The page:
Friday, August 22, 2008

The Baby

Every time I look at my legs, I marvel at the fact they can walk. It's not that there's anything wrong with them – it's just that I didn't use them until I was 12 years old, and that was because I finally told my sister to stop carrying me around.

Hello, my name is B.J., and I have a disease called "The Baby." Statistics show that 100% of families with children have one like me. These children may learn to walk, talk, and think by themselves -- but their families will never acknowledge it.

I tried t
he denial thing. I went to college. I got a job. I got married. I acted like an adult. My family even cheered me on. Until I wrecked my car, forgot to feed my husband, left the laundry in the washer for 16 days, and – well – generally acted like The Baby.

Recently I decided to have my family over for an intervention. I would prove that I wanted to be an adult. I would serve them lunch, show them my well-kept house, and have adult-like conversation. Maybe they would even let me move over from the Kiddie Table.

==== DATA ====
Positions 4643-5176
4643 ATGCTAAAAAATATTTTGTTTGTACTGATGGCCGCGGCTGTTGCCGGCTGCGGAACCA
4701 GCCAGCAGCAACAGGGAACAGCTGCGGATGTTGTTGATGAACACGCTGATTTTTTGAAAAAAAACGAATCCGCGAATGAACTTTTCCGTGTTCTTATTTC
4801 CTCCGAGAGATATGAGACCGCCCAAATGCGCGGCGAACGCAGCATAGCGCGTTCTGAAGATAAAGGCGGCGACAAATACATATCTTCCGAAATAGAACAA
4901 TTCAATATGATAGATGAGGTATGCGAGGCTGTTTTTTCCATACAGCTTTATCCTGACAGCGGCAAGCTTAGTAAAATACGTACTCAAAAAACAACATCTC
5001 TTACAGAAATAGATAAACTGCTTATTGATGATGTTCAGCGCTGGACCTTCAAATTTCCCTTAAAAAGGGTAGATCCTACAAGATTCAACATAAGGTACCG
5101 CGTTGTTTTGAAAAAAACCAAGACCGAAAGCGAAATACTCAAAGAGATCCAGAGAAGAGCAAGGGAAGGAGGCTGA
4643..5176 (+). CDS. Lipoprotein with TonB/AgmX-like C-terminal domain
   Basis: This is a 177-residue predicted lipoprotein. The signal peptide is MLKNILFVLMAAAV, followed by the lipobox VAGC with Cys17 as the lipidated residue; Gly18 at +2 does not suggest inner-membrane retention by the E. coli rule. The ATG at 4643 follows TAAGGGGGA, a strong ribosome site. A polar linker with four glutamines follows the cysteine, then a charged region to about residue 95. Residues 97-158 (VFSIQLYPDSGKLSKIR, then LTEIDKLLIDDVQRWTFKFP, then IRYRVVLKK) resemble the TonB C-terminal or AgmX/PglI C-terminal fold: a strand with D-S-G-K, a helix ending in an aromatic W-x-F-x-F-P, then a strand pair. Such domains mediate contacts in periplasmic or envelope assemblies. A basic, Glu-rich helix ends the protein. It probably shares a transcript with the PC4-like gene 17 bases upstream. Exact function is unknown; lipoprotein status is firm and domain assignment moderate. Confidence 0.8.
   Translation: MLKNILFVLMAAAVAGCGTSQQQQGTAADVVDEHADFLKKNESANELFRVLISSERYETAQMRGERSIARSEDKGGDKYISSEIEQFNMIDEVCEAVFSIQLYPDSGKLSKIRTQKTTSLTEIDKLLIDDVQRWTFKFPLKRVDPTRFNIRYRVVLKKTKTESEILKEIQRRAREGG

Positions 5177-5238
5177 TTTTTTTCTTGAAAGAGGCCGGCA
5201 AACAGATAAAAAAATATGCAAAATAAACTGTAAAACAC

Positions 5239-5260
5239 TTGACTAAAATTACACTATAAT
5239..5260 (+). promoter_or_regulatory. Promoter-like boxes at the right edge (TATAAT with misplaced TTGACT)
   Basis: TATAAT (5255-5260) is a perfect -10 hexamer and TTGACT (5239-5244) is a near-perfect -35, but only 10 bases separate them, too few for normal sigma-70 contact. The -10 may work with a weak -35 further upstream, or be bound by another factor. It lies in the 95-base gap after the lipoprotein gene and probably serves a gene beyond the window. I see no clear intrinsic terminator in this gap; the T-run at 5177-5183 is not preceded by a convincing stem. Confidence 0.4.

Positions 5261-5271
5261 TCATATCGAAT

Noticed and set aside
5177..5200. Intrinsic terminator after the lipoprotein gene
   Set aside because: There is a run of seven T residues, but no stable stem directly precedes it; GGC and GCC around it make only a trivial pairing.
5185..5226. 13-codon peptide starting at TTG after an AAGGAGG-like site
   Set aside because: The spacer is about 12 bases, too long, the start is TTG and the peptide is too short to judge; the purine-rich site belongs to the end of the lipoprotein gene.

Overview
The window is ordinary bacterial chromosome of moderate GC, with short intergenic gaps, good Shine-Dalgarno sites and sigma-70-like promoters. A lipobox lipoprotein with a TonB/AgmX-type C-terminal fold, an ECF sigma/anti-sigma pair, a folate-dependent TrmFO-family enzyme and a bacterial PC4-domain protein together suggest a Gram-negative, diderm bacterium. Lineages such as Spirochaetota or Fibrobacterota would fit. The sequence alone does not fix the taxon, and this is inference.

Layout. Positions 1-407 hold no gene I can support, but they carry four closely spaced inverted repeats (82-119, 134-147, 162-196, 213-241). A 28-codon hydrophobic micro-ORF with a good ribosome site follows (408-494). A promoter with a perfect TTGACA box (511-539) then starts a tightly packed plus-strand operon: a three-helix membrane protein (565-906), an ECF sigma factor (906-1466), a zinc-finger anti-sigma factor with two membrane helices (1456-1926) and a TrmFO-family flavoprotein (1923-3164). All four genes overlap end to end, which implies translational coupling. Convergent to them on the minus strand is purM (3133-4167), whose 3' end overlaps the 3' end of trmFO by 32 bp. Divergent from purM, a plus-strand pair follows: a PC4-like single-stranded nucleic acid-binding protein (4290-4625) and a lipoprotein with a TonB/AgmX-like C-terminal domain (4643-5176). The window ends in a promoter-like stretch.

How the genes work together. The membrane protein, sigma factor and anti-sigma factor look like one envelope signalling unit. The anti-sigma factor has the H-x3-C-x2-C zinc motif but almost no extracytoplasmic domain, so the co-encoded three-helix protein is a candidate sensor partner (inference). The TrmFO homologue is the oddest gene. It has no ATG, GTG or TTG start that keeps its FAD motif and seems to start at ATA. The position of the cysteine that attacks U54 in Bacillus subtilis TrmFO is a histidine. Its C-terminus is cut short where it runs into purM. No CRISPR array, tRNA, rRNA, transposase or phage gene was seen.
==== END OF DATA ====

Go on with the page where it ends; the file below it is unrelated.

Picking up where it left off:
About an hour into the family meeting, I was proud of how things were going. Our adult con
versation ranged from how lovely my house was, to how nice the weather was, to how pregnant my aunt felt.

u don't happen to have a pregnancy test?" she asked.

I couldn't believe it. This was the most important day of my life. My aunt was asking me for a pregnancy test. She was acknowledging that I was an adult.

"Why yes," I said. "I do. I also have a little cup for you to pee in. I use it all the time for my pregnancy tests."

I opened the cabinet but the cup wasn't there.

"That's strange," I said. "It was right…"

I turned just in time to see it. My sister was holding the pregnancy test cup, sipping root beer fr
om it.

I am not making this up.

I couldn't speak. There was only one thing I could do: laugh.

I laughed so hard I cried. My aunt laughed so hard she cried. My mom laughed so hard she cried. My sister just cried. And yelled.

"WHAT were you thinking?" she shouted. "WHO would keep a pregnancy test cup with her drinking cups?"

And silently but truly, we all knew the answer: The Baby would.

No comments:

I know all about waiting--for the right guy, for high school to end, for my boobs to come in (two out of three ain't bad).

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